And again, and again, I am deliberately having conversations with people who are not like me, and that on a range of things. And there’s very few that I go into feeling actively hostile to, because those people I would not invite because I don’t feel in the right soul space, to have a conversation with them where I’m going to honour them. But there are people, as you know if you’ve listened to any of the reflections, which I go into the interview thinking, “I don’t know if I’m going to find it very easy to connect with you.” And even saying that in a reflection, despite the fact that almost always I have through the conversation changed my mind and got to a different place, feels risky. Because that’s a hard thing to hear. It’s a hard thing for anyone to hear, that someone felt mildly nervous about talking to them, or didn’t know if they would connect with them, or wasn’t just like flat out full of enthusiasm to interview them. If you listen to a lot of podcasts (and I won’t name names, and some of them I love you), every guest is the person that they’re most excited to talk to of all time. Every guest is their favourite person. Every guest, they are a huge fan of. I can’t do that because it is not true. So, the guest hearing even the fact that I might have started off nervous is not something we do in public. And it’s risky. And I worry about hurting people’s feelings and alienating them. And I have stepped on a few guests’ feelings in those reflections, and that’s been really difficult to navigate. But again, and again, the feedback comes that that attempt to be honest, is one of your favourite parts of the podcast. And we had a lovely thing in this series, in that Tea Uglow shared on one of her social media platforms how much she’d enjoy coming on, and that hearing that reflection of our conversation was her favourite part. And the fact that she felt honoured by it, and seen by it, and attended to by it, just gave this huge sigh of relief. The other reason it’s risky is that this deeply wired thing in us means that – you may have noticed this – if I admit that I wasn’t feeling very enthusiastic about interviewing a particular guest, and that is the exact guest that you were feeling most enthusiastic about listening to, you might just feel a little colder towards me. You might feel a bit distanced and mildly annoyed, even like a tiny bit insulted, as if I’ve said something directly about you. And that is very normal. And it happens to me too. Anytime someone says something even vaguely negative, or cautious, or even neutral about the kind of person that we feel aligned to, it triggers a little bit of fight–or–flight. It tips us into that defensiveness of homophily, of the people–like–me syndrome. So I want to say: please stay with me. If I didn’t feel enthusiastic about a guest that you love, it doesn’t mean that I don’t respect, or feel curious, or indeed feel a huge amount of affection for you or that group. We have this fallacy, I think, in public life that difference equals disagreement or even disdain. And part of this project is saying, “No. Difference can be powerfully good, and beautiful, and energising, and maybe even a given and glorious part of Creation.”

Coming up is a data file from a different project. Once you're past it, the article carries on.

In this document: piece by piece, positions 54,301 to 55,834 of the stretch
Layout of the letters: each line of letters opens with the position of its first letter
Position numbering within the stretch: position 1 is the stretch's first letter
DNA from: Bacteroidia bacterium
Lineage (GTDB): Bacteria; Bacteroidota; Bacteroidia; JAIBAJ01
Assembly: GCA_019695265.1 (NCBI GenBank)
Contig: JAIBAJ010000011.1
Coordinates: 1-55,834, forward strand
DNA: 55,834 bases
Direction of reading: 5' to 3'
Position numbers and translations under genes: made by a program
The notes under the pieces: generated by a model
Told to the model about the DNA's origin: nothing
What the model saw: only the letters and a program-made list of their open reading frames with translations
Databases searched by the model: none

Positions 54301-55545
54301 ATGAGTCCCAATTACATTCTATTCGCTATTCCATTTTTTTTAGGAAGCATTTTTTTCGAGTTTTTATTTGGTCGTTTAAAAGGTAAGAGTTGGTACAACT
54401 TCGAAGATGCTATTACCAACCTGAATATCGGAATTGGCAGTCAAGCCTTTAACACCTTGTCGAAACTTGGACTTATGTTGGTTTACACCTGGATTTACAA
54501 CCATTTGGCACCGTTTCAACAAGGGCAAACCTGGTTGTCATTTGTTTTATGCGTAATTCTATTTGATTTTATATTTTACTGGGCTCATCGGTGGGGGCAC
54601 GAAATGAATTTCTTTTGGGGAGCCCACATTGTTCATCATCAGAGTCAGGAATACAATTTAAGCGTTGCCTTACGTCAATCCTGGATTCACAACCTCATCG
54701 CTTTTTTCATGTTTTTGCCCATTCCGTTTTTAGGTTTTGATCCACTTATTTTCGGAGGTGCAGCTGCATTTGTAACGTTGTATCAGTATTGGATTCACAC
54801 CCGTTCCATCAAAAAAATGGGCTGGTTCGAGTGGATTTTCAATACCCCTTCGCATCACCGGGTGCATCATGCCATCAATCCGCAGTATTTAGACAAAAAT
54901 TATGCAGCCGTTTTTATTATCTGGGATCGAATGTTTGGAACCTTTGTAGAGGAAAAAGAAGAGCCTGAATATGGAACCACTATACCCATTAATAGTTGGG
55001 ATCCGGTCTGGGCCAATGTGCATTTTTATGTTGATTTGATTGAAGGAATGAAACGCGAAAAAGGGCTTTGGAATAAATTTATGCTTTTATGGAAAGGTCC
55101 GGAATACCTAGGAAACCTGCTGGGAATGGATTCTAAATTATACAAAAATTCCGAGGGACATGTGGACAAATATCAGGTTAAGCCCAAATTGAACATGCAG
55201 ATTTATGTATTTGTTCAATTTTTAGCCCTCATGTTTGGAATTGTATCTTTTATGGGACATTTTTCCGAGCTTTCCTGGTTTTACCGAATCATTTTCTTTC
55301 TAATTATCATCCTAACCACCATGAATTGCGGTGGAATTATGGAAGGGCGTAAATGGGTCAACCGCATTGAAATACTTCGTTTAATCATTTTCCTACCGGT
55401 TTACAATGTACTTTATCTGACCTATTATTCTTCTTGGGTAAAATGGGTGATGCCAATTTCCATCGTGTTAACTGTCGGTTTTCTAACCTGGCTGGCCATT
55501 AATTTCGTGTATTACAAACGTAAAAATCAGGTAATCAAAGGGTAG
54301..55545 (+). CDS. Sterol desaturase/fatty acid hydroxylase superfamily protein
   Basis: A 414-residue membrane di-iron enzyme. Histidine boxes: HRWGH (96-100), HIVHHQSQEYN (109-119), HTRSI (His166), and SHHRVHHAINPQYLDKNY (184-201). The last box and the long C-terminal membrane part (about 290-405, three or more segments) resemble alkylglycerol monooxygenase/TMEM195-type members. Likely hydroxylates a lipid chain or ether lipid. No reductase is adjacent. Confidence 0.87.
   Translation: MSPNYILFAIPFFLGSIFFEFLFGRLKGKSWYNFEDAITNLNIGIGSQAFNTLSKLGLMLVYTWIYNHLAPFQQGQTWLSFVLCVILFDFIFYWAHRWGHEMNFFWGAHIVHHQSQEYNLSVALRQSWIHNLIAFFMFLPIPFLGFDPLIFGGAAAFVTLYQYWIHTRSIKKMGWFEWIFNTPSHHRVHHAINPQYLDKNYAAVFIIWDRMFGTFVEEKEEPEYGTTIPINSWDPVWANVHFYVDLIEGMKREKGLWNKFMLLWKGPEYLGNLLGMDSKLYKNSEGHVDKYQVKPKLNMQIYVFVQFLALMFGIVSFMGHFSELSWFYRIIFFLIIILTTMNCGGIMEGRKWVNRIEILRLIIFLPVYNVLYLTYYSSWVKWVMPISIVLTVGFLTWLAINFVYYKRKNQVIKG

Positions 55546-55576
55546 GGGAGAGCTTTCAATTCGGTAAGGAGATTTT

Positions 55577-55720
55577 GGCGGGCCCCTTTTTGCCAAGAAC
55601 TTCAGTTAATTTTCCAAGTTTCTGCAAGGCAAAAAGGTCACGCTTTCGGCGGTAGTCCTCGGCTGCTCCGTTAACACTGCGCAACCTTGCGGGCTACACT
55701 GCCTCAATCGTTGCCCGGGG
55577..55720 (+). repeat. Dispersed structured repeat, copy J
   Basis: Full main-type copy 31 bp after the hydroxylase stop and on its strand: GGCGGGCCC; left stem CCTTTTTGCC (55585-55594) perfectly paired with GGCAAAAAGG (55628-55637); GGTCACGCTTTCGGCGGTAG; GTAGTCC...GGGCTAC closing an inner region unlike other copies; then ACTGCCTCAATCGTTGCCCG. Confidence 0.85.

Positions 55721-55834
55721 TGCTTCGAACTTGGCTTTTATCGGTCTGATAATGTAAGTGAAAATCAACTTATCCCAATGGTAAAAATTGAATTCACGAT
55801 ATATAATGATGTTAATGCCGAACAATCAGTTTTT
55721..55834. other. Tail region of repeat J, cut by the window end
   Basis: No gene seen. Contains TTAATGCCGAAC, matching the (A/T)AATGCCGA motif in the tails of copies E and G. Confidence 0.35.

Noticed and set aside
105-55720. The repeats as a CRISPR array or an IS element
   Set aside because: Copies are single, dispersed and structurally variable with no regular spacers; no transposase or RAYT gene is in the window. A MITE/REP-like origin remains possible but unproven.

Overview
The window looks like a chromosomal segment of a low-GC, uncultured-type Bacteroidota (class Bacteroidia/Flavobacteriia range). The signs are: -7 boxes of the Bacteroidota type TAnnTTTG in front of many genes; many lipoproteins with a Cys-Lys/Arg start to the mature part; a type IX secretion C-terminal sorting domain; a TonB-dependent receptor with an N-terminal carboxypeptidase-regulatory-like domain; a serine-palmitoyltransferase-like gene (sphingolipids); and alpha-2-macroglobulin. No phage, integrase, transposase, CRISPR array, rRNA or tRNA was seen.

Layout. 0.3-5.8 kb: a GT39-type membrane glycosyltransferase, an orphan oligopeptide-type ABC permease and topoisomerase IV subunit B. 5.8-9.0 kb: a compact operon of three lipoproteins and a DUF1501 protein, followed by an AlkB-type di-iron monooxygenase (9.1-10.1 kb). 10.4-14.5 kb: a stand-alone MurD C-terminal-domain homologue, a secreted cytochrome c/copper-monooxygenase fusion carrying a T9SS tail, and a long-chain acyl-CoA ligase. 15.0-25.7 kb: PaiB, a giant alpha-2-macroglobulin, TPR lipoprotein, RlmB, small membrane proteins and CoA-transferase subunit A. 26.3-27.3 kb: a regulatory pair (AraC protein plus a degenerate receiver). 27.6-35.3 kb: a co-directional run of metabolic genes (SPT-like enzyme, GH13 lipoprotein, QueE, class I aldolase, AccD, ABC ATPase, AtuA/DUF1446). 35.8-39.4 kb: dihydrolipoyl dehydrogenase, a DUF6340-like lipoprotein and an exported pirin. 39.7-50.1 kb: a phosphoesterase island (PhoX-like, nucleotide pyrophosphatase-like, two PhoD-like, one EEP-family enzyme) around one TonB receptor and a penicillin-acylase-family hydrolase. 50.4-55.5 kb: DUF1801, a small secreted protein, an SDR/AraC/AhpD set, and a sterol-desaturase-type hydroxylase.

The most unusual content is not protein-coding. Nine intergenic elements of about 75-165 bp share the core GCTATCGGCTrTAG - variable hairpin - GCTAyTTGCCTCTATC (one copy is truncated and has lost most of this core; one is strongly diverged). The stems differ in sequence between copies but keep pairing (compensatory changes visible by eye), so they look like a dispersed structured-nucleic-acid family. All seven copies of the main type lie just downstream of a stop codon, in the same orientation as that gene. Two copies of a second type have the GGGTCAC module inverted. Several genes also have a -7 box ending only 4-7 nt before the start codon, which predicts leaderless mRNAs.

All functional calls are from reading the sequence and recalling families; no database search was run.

I’m just going to finish with a couple of words on the thing that will be on many of our minds, which is the situation in Israel and in Gaza. And, as I’ve said, I’m not going to pretend to you that I have detailed geopolitical insight here, or a new analysis of the roots of this most painful, most intractable conflict. But I would like to suggest that this project of noticing our tribalisms, noticing our homophily, trying to stay open–hearted to people not like us, is related. That all of these moments where we break relationship, where we withdraw or we attack – what I would call sin. I think Jesus is very anti–tribalist in his positioning, he is very quick to cross boundaries and to be seen with the outsider, and to be seen with people that other people despise or are scared of. And this project of noticing that in ourselves is one of the things that we can do in times like these if we do not have levers to pull towards peace and reconciliation. And I wanted to point you to an article I helped write for an organisation called Larger Us who I also work with a little bit, which is, what does it mean to take some of these practices and some of these postures seriously in times like these? How to notice our fight–or–flight? How to notice when we are reacting in ways that strengthen our people–like–me tendencies, and what might it mean to steady ourselves and stay open, and stay listening, even as we grieve and rage.
This has been the series reflection for The Sacred podcast. My name is Elizabeth Oldfield. I’ve really enjoyed having you with us for this series, and we look forward to speaking to you in the new year.
Elizabeth is host of The Sacred podcast. She was Theos’ Director from August 2011 – July 2021. She appears regularly in the media, including BBC One, Sky News, and the World Service, and writing in The Financial Times.
Posted 15 November 2023
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Theos researches and investigates the intersection of religion, politics and society in the contemporary world.